There’s a long-standing debate about the future in movies. Does science fiction predict later technology because the writers and filmmakers are just keen observers and futurists? Or is it all a self-fulfilling prophecy, with science fiction inspiring actual science? One on hand, you have an entire, lucrative industry devoted to predicting future developments, some of which is bound to seep into our entertainment. But on the other, you often hear inventors credit some seminal piece of science fiction for inspiring their creations.
Whatever the truth of this chicken / egg argument, a look back at our cinematic past reveals a shocking amount of foreshadowing of our present reality. This inspired us to take a look at some of the most accurate (and eerie) examples of this technological fortune telling in film.
2001: A Space Odyssey (1968)
What it predicted: Tablet computing, space tourism, the International Space Station.
The timeframe might have been a little off, but looking back now Stanley Kubrick’s Oscar Winning sci-fi epic looks suspiciously like the cinematic equivalent of Nostradamus. Alongside tablet computing and an International Space Station, Kubrick’s movie also accurately predicts the concept of space tourism decades before Richard Branson’s Virgin Galactic made it a reality.
Weird Science (1985)
What it predicted: 3D printing.
Okay so 3D printers aren’t actually able to create the Kelly LeBrock-shaped woman of your dreams out of a Barbie doll and an archaic looking computer (yet). But the concept of a printer able to manufacture any sort of three-dimensional object was still very much an impossible dream in 1985, and becoming surprisingly commonplace in 2016.
What it predicted: Smart homes.
The Automated Domestic Appliance Monitor that Roger Empson created to assist his disabled wife could easily pass as a prototype for any of the multiplying number of smart home solutions available today. Luckily for us, though, none of these systems seem to have developed A.D.A.M.’s penchant for romance (and violent jealousy). At least, not yet.
The Terminator (1984)
What it predicted: Military drones.
We were only given the briefest of glimpses of hunter killer aircraft in the first Terminator film. Back then the idea of unmanned planes that rained down fiery death seemed ridiculous and fantastical. Today, however, drones are everywhere, assisting in police actions and playing a prominent part in conflicts across the globe. Did you know the British military also have a satellite system called Skynet?
The Truman Show (1998)
What it predicted: Reality TV.
It may seem strange at a time when such a huge portion of programming is reality orientated, but back in 1998 the idea of voyeuristic television was strange enough to be considered fiction. And whilst The Truman Show didn’t quite predict the invention of Kocktails with Khloe, it did prove to be spot on when it came to the appetite to creepily watch other people’s lives unfold.
What it predicted: Hacking / cyber warfare.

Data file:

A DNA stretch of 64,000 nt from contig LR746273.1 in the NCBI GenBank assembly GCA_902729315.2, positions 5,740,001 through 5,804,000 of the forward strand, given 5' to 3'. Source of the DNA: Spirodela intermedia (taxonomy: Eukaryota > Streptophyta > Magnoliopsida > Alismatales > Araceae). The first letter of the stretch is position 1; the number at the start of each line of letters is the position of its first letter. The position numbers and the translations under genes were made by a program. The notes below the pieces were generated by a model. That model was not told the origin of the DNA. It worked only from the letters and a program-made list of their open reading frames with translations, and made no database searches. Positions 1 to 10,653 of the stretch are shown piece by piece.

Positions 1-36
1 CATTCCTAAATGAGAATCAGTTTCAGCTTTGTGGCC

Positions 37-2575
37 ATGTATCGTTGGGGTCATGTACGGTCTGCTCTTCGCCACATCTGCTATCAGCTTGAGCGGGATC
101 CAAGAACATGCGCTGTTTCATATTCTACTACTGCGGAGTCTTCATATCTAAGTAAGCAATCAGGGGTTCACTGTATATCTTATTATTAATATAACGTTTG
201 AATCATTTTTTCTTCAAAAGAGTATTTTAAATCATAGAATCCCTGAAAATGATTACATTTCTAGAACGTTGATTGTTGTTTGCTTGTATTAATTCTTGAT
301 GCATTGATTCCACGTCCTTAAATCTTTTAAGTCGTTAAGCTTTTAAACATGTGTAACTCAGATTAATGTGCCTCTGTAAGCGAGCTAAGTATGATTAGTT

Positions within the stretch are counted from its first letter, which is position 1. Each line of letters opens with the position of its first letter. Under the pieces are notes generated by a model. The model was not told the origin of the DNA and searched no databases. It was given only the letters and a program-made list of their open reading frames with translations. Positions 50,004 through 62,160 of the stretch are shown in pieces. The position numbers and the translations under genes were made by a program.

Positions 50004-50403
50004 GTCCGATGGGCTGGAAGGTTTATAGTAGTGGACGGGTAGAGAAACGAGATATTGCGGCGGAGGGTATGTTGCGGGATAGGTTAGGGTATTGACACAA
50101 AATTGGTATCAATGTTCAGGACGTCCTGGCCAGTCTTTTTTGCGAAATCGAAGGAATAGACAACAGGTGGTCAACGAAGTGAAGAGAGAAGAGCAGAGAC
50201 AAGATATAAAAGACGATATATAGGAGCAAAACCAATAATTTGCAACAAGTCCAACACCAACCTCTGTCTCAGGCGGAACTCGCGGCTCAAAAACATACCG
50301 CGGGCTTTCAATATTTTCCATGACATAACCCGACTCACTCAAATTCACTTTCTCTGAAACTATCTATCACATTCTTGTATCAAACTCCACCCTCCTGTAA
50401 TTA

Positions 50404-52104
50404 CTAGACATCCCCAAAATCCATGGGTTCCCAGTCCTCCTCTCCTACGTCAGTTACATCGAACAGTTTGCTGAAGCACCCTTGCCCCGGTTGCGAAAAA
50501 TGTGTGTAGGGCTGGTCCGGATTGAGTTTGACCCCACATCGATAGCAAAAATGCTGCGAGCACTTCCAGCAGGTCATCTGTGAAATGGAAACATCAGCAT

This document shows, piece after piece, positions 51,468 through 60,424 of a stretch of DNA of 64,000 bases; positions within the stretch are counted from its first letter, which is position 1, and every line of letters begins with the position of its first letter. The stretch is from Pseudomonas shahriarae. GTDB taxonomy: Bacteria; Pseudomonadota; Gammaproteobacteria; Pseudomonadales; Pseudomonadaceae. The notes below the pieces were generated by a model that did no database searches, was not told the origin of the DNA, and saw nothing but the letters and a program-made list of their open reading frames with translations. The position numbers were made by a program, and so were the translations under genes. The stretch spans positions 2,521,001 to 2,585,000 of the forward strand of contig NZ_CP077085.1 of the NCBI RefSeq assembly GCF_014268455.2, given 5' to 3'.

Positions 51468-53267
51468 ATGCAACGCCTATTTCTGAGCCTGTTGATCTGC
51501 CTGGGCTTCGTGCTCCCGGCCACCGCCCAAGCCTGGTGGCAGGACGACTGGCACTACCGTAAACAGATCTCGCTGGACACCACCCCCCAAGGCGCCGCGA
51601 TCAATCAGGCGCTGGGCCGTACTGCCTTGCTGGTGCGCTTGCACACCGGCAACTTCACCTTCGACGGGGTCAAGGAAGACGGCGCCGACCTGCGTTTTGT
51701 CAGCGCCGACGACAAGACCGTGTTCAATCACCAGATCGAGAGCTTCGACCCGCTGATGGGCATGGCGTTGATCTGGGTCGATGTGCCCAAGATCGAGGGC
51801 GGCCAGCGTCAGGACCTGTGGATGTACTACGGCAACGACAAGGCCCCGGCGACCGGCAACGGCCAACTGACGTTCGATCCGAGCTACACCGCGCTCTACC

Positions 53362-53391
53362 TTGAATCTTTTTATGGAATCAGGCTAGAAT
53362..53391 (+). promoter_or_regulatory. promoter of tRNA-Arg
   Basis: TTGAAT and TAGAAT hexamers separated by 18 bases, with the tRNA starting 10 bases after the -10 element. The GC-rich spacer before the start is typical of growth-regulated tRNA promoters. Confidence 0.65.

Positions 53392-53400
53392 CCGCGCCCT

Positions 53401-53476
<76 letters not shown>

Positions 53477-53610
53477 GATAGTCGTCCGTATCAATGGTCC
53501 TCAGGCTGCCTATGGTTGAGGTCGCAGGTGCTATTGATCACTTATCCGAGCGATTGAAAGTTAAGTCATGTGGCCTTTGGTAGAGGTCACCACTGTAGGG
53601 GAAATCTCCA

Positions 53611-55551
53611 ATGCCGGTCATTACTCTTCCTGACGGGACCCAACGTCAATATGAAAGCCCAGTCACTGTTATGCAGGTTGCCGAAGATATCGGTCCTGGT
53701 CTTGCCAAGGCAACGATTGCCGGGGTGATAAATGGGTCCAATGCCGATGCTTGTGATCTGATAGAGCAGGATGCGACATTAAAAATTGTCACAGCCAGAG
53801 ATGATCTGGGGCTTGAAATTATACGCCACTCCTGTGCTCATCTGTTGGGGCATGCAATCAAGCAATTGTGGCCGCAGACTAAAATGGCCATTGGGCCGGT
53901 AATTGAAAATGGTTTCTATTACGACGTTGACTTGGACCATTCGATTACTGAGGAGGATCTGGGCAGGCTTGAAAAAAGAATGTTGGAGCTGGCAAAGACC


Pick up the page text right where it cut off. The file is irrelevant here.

Back in 1983 a fresh-faced Matthew Broderick took a break from cutting class to show us what the future of hacking and cyber warfare might look like. The film's slightly light on actual details, but given that it was released seven years before the dawn of the World Wide Web, we're willing to cut it some slack. It may not have precisely predicted DDoS attacks or allegations of Russian hackers influencing foreign elections, but it did impress on audiences the powerful potential of 'the cyber'.
Short Circuit (1986)
What it predicted: Military robots.
They might not rap badly, join street gangs, or recreate Three Stooges skits that they’ve seen on TV. But the modern day military’s use of robots looks a lot like the crackpot ideas conjured up in this 80s classic.
Back to the Future Part 2 (1989)
What it predicted: Google Glass/VR Headsets.
The Back to the Future franchise is actually a goldmine of surprisingly on the nose predictions, but the one that sticks out the most now, in our climate of virtual reality obsession, is Back to the Future 2’s smartglasses/VR headset. While their main function seems to be making and receiving calls, Marty McFly’s slick glasses could pass today as a prototype revision of Google Glass, or a pared down Oculus Rift.
Until the End of the World (1991)
What it predicted: High definition flat screen TVs.
Like the Back to the Future films, Until the End of the World actually predicted a plethora of current devices and trends, from cellphones to consumer GPS devices, but the one that seems most relevant in the 4K era is the high definition flatscreen. Years before we saw TVs simultaneously slim down and stretch out, this obscure, 158-minute disquisition on the nature of dreams and human relationships envisioned a world where a 60 inch television wouldn’t require a forklift to transport.
Minority Report (2002)
What it predicted: Personalised advertising, gesture-based interfaces.
Steven Spielberg hired a team of futurologists for his adaptation of Philip K Dick’s short story, so it’s perhaps no surprise that his vision of 2054 is on course to become disturbingly accurate. The gesture based interfaces Tom Cruise and company use in the movie are reminiscent of a number of VR experiences (and hearken back to the Kinect), whilst personalised advertising has become ubiquitous for anyone who regularly shops online.
Total Recall (1990)
What it predicted: Self-driving cars.
Time travelling murderous cyborgs may still be a bit out of reach, but if Uber, Google, Volvo et al. have anything to say about it the self-driving cars we see in the Arnie-starring Total Recall might not be such a flight (or commute) of fancy.